I wasn't sure what to expect from Dear Dylan, a novel written entirely in emails. It's not a format I've ever encountered before, and though I was instantly intrigued I couldn't help wondering if it was just a gimmick. As it turned out, I don't think Dear Dylan could've been written any other way.
We first hear from main character Georgie Harris when she decides to contact her favourite actor, Dylan Curtland - the star of her favourite soap opera. In these early emails, Georgie seems to be your average celebrity-crushing teen. She gushes, she tells Dylan she loves him, and it's clear how much she wants to believe that the standard replies she gets back from him are written just to her. Her friend Jessica thinks she should just get over it. But then, something amazing happens. Georgie gets the email that changes everything. A real, personal, just-for-Georgie email from someone who might just turn out to be the friend she's always needed.
It doesn't take long for this new 'e-mate' to realise that Georgie is going through a difficult time at home. Her stepdad is a bully, and she misses her own dad. Even her summer holiday is beginning to look like it's going to be a total washout, as she's forced to look after her half-sister every day instead of going to the drama workshop all her friends will be at. But with the encouragement of her new online friend, Georgie finds a way to slowly start turning things around. Through emails, we follow the ups and downs of Georgie's summer as a life-changing friendship grows on the pages before us.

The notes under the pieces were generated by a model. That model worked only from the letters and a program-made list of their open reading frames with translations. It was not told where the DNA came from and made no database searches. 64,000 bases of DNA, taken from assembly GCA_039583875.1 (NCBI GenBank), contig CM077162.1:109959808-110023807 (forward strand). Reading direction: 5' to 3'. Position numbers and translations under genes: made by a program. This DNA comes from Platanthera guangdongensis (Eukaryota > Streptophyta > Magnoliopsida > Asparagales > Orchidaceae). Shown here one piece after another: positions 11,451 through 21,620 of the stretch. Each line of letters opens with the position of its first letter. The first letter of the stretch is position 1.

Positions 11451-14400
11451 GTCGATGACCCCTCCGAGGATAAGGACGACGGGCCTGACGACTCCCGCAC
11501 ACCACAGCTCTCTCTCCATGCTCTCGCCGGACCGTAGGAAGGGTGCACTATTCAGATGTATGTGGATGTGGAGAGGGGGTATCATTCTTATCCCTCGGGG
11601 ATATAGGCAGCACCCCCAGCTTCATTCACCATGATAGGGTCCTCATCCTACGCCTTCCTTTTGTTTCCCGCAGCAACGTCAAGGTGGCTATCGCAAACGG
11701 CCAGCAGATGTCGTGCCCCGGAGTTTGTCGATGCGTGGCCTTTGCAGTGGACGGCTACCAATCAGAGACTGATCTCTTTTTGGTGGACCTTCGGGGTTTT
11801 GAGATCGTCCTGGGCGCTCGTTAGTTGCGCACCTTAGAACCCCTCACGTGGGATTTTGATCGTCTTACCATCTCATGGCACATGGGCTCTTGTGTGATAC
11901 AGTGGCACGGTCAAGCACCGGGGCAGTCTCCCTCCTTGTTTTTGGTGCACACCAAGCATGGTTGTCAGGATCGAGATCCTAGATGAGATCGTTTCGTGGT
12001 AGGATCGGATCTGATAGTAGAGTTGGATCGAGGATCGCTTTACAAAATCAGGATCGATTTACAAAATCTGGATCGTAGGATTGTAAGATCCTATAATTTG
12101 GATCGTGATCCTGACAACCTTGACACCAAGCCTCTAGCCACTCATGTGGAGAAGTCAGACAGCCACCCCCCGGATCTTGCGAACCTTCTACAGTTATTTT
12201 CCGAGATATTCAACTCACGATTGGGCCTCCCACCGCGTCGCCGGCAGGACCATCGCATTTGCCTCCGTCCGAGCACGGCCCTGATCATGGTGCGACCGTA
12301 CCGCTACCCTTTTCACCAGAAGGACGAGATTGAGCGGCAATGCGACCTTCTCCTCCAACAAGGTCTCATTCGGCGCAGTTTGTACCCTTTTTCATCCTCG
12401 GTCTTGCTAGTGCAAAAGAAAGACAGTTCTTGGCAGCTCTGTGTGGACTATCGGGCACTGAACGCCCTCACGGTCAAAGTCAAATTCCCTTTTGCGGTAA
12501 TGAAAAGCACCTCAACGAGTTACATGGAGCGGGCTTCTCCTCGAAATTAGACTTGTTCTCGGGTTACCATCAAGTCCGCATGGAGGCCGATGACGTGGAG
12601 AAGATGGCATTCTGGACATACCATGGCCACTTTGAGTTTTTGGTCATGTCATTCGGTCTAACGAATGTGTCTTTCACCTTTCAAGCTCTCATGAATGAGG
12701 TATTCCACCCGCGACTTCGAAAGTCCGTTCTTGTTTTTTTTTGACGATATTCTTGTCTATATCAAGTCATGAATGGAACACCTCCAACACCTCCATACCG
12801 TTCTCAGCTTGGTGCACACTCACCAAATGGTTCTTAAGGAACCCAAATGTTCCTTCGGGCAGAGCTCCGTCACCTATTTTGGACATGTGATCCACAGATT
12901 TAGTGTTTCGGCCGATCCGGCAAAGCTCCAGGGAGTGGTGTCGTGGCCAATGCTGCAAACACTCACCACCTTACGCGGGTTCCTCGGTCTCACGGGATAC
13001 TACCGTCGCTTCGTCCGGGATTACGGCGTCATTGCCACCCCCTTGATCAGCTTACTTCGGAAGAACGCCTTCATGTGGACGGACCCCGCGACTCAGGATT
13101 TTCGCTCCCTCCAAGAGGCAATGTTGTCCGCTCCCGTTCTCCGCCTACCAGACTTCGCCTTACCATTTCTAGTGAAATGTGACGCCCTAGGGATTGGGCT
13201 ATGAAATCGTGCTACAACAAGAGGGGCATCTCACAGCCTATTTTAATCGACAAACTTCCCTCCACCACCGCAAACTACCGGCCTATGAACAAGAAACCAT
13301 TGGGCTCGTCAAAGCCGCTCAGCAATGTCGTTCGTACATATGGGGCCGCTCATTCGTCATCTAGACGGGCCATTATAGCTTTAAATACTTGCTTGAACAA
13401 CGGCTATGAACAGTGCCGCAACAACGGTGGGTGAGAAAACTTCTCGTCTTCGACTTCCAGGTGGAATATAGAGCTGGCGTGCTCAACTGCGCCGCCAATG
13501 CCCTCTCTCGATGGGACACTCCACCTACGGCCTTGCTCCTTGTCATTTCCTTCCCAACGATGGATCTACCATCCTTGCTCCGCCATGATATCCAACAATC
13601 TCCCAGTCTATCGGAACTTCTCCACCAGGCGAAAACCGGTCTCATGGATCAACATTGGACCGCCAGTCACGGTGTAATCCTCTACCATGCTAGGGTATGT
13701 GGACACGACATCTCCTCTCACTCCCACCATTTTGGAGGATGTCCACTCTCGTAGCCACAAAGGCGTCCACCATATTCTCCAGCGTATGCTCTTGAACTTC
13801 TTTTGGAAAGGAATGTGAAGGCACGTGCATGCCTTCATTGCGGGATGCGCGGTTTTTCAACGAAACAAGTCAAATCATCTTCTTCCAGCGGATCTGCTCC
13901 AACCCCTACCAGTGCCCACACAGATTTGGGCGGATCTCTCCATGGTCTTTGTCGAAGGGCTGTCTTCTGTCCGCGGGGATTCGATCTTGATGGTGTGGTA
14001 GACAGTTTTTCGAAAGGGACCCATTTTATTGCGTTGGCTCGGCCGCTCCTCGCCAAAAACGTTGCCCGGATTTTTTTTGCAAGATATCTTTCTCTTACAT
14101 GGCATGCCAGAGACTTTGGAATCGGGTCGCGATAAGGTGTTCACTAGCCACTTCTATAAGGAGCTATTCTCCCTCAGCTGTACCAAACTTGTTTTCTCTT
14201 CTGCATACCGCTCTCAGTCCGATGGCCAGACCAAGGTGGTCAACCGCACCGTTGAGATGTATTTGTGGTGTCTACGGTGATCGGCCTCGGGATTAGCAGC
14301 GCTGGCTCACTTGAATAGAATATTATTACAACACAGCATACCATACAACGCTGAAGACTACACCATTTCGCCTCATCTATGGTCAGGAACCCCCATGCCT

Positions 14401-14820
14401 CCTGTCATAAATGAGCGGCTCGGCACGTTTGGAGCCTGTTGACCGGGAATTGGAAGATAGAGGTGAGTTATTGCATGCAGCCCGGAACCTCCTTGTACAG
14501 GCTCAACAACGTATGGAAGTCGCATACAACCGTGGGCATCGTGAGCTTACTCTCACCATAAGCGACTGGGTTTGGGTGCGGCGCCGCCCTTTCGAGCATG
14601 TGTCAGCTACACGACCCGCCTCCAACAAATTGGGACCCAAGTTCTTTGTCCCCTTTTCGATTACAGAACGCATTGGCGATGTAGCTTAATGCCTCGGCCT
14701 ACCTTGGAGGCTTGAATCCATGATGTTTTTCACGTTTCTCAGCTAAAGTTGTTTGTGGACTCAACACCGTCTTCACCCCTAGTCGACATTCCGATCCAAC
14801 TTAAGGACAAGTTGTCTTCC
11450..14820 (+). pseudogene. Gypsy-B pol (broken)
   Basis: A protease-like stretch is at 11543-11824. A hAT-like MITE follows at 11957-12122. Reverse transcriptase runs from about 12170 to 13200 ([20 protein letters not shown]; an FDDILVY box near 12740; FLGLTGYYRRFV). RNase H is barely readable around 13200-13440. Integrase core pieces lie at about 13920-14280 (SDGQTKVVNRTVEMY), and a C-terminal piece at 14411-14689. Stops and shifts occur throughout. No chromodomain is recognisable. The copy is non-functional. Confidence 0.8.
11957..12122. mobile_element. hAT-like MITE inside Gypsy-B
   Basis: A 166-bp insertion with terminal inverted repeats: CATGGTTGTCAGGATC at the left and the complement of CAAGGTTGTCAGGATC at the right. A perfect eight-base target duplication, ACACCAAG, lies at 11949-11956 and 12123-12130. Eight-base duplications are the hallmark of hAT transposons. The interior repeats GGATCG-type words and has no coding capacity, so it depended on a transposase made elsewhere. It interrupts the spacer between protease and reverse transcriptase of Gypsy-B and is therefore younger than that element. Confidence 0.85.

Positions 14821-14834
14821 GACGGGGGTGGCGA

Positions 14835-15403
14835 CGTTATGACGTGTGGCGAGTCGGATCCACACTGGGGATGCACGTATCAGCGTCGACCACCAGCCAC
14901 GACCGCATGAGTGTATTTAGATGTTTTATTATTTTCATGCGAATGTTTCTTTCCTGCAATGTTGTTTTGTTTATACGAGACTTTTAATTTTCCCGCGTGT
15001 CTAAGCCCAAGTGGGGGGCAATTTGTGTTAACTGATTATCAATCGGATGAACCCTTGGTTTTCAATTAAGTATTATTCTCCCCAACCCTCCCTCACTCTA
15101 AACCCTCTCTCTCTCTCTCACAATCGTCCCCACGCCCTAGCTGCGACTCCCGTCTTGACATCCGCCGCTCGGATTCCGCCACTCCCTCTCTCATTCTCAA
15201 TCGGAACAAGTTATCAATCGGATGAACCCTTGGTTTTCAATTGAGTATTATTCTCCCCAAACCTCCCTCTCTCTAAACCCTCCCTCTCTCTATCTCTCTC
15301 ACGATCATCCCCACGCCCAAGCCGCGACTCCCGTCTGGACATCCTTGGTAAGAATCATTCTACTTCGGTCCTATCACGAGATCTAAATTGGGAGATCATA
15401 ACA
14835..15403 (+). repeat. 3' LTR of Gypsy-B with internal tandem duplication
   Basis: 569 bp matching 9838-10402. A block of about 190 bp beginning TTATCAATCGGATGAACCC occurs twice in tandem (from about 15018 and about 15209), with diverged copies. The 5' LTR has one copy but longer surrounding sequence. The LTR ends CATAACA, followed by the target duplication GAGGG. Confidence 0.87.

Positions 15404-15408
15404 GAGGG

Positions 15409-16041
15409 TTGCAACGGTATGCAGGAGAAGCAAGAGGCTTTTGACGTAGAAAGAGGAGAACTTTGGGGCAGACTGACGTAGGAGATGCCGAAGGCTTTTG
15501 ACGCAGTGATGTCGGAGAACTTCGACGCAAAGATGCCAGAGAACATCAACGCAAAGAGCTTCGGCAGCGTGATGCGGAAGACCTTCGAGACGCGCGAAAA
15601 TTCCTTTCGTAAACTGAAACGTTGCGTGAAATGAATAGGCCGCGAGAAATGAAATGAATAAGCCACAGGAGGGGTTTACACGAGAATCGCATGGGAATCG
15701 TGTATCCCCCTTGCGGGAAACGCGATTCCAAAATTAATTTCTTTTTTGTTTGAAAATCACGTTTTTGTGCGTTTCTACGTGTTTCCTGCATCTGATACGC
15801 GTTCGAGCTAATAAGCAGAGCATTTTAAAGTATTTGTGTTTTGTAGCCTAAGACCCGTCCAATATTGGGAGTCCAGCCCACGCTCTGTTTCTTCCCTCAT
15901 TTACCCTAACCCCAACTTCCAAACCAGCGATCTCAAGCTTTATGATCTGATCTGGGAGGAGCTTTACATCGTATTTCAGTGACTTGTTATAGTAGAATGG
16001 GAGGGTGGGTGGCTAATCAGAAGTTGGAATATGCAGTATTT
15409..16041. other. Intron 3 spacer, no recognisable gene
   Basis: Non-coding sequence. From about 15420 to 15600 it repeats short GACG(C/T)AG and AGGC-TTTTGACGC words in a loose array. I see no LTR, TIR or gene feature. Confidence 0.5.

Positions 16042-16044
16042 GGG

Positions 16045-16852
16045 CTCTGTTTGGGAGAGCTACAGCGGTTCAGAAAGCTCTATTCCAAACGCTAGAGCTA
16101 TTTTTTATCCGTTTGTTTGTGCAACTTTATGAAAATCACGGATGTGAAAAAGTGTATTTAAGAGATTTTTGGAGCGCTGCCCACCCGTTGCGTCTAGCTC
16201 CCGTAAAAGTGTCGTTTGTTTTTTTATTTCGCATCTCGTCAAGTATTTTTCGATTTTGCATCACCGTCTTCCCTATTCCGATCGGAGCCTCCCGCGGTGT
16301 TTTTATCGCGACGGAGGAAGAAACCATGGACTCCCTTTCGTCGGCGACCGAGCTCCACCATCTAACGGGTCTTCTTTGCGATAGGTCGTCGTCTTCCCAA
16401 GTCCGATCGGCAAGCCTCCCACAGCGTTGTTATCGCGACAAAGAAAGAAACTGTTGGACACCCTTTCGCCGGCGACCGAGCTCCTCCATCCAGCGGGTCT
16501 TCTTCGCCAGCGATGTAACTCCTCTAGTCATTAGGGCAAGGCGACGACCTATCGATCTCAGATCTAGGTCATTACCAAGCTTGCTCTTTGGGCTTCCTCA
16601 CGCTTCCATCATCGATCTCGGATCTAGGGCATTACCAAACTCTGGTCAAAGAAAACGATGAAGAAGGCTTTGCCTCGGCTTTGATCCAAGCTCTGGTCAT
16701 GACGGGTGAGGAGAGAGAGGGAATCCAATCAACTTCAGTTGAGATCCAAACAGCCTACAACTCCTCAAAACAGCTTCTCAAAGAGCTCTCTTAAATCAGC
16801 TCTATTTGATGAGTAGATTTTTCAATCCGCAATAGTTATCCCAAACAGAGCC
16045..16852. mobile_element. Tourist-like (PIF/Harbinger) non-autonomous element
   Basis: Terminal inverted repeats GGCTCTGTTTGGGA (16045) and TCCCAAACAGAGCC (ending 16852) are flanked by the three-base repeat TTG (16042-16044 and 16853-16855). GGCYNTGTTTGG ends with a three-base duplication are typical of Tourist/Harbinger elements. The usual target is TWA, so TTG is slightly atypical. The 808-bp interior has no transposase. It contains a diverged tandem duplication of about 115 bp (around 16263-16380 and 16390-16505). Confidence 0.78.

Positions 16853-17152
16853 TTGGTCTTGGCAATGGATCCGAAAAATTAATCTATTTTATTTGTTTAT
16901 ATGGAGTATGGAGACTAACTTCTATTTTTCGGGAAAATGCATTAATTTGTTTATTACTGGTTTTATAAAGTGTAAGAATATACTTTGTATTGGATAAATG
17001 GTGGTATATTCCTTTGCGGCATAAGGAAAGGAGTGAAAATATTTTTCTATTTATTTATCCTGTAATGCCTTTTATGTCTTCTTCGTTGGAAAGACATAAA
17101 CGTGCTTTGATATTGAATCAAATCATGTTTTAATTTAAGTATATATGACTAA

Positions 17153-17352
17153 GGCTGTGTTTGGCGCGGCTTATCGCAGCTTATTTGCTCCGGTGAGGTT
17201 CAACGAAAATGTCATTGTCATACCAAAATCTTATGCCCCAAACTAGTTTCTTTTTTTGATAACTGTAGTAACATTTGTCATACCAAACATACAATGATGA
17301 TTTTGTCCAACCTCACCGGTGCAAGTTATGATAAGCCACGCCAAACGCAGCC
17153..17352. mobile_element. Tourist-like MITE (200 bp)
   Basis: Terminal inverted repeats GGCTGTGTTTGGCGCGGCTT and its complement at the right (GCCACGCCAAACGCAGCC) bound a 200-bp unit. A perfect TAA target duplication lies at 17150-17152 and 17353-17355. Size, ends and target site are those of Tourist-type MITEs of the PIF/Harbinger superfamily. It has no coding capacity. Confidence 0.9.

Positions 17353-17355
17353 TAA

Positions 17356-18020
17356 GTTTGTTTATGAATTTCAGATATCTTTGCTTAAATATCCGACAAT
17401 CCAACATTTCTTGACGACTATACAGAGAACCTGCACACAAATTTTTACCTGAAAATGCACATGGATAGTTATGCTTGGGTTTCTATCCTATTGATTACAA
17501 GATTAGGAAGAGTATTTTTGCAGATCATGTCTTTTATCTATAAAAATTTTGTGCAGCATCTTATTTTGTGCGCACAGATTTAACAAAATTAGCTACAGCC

Much of what Georgie goes through will be familiar territory for most readers, as she negotiates her way through cringe-inducing beauty disasters, toxic friendships and the uncertainty of her first romance. Where Georgie's story differs is in the influence that her new online friend has on the way she deals with her troubles. Because this is where the format really counts: not only is the story is told in emails, but the emails are the story. And when the story begins to take a darker turn, Georgie's e-mate shows us what real friendship is all about.
Georgie herself is a sparky, easy-to-relate to character whose emails are written with a quirky and endearing individuality. She's the kind of protagonist who'll have you cheering her on through the good times and commiserating through the bad times. Fans of romantic storylines will especially appreciate the sweet and tender (and yes, swoonworthy!) story of Georgie's first real love. At the same time, there is major substance here. As Georgie confides more and more in her online friend we begin to see that her stepdad's bad moods might just be far more sinister than we first realised - and it's down to Georgie's e-mate to help her.
Although Dear Dylan covers some serious themes, it does so with a lightness of touch that keeps the reader captivated from start to finish. There's also a real specialness in the way that the email format brings so much to the story. It's a book that reminds us of the power of true friendship. It's intimate and honest, and written with a freshness that I believe will enchant teen and adult readers alike. I loved it.